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Published May 27th, 2020
State housing pressure drives Orinda to adopt objective standards

In response to a great deal of public comment, the Orinda City Council on May 19 removed from its consent calendar the award of a contract to draft objective design standards for the Downtown Precise Plan, but passed the item unanimously nevertheless. The contract was awarded to Opticos Design, Inc. The proposed cost for the work is $90,000, with a contingency for change orders of 15%, resulting in a maximum expenditure not to exceed $103,500.
The city council received over a dozen comments urging that the city not commit to spend that amount of money during a fiscal crisis caused by the coronavirus pandemic. The staff report was presented to the council by Planning Director Drummond Buckley and Senior Planner Mayank Patel. They explained that there were two factors that made the expenditure advisable: first, a great deal of the cost is being funded by a source provided by Senate Bill 2 for streamlined housing approval. That $70,000 cannot be used for any other purpose; if not used for this, the money would have to be returned and could not be used for any other city projects.
Second, the pandemic has made the housing crisis in California even more urgent, and the state legislature will continue to try to impose more housing on localities. Buckley pointed out that despite the changes in California's economic outlook, housing streamlining remains in the Governor's revised budget. The only control that localities have in streamlined applications may be their adopted objective design standards, which will apply to new construction even where the city lacks any discretion over the application.
Objective standards include criteria such as housing density and building heights. Objective standards can also include requirements about "shaping the box," for example, breaking up rooflines, upper story setbacks, horizontal articulation, vertical orientation of windows, and roof mount requirements. If the city doesn't decide how to regulate mixed-use and residential buildings, the state will step in and decide, the staff said.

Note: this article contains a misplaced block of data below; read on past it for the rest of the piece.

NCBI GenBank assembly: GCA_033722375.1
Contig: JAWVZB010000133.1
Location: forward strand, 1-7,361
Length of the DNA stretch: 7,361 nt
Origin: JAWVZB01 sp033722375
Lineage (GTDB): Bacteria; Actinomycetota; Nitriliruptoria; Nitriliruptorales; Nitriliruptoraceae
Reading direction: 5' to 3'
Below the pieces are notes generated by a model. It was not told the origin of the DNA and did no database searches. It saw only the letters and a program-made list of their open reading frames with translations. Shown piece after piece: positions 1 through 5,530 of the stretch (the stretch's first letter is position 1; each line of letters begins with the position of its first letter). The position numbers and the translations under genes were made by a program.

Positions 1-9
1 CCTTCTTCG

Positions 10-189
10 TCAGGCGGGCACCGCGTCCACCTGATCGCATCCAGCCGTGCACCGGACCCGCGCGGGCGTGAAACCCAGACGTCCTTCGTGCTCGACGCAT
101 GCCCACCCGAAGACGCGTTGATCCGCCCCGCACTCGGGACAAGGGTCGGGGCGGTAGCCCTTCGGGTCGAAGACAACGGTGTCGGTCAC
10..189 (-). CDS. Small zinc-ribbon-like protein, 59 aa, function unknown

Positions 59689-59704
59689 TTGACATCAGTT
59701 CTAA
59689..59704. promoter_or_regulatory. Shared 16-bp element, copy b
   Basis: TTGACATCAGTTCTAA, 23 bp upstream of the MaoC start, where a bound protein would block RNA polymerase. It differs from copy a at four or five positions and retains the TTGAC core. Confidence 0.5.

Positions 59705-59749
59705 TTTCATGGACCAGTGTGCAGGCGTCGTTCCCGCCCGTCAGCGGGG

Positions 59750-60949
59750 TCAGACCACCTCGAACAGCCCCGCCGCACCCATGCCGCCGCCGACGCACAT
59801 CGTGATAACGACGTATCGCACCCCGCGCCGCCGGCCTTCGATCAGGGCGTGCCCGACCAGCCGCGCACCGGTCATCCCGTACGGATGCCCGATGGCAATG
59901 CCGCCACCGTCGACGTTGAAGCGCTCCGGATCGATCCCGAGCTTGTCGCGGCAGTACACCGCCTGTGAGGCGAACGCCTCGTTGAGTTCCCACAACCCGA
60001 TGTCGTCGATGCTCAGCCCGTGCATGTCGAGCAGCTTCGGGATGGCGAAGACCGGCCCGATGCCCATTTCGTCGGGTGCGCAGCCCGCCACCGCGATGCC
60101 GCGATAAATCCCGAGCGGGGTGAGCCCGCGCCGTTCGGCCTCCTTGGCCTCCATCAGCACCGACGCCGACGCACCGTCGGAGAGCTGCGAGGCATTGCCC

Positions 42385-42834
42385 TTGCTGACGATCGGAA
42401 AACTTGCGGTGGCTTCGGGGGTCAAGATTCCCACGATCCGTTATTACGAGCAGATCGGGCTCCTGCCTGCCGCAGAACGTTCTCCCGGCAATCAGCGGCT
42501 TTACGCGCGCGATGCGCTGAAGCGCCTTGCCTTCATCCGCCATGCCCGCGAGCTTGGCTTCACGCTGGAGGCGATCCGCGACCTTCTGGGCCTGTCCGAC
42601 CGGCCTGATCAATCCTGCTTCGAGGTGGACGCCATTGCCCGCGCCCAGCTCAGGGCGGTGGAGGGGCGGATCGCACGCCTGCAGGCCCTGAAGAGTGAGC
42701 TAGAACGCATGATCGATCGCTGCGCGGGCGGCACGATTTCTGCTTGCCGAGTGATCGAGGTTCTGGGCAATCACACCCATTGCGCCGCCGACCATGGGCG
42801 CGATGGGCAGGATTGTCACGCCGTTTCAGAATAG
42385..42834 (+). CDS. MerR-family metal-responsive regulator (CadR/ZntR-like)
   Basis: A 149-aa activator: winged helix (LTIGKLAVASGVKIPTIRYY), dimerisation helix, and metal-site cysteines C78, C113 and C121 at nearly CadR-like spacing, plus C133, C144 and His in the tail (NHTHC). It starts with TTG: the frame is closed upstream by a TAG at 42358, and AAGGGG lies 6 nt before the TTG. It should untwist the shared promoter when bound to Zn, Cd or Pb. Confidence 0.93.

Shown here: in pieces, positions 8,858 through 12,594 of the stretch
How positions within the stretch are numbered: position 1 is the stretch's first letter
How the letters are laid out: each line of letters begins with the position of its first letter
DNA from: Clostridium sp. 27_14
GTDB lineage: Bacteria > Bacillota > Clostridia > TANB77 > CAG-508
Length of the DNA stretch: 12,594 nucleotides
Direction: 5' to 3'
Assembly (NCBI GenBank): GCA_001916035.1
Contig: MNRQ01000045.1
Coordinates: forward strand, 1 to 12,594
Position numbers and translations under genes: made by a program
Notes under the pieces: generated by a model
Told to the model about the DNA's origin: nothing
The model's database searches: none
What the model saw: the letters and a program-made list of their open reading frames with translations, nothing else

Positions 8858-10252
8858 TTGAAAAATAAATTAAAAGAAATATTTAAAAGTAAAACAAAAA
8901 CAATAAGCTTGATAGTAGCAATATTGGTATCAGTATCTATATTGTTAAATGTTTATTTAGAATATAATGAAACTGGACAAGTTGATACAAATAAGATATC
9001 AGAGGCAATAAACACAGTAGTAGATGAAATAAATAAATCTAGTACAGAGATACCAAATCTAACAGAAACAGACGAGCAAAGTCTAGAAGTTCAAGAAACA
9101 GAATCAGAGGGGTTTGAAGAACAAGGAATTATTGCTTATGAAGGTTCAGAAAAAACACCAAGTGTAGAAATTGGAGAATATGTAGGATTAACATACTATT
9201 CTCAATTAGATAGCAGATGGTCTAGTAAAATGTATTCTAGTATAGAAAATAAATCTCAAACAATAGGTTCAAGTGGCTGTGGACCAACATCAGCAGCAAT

Council Member Inga Miller asked if interim objective standards could be put in place to protect the city. However, Buckley said that to do so would use additional resources when the city is already pushed to its limits. Trying for interim standards would be a big distraction, he added, noting it is not warranted and could cause a delay in staff's other responsibilities. Miller agreed that it would be inadvisable to try for interim standards.
Nick Waranoff in public comments compared Orinda to the Titanic heading for an iceberg. He argued that every city in the state is "going to be thrown into the SB 35 bucket" and that there isn't going to be time in the streamline standards process. "From Walnut Creek to Berkeley to Oakland," he said, "we've all seen the really ugly buildings that have been built under objective standards."
Council Member Dennis Fay concluded, "We need to move forward with this; if we don't, we'd have to give the money back." Mayor Darlene Gee agreed that there is no logic in handing money back to the state. She noted that while many commenters don't want to see housing in downtown Orinda, many state legislators "would love to see lots of housing in downtown Orinda, and they are not backing off." The mayor said that the city is on the right course of setting its own destiny. "By not doing so," she said, "we would be at extraordinary risk of the state coming in and saying what downtown Orinda should look like." Vice Mayor Amy Worth was impressed by the proposal that results in the highest level of public input into the standards.
The process is scheduled to take about nine months, and to involve a great deal of public input. Upon award of the contract, staff will hold a kickoff meeting with the consultant to refine the scope and schedule (as necessary), go over data needs, and discuss potential collaboration opportunities with other consultants the city has engaged for the downtown precise plan. At a minimum, Opticos will conduct a microanalysis and visual inventory of existing site conditions design; draft new zones, permitting procedures, and regulating plan; and develop objective design standards for building types, frontages, thoroughfares, civic/public space, and parking.

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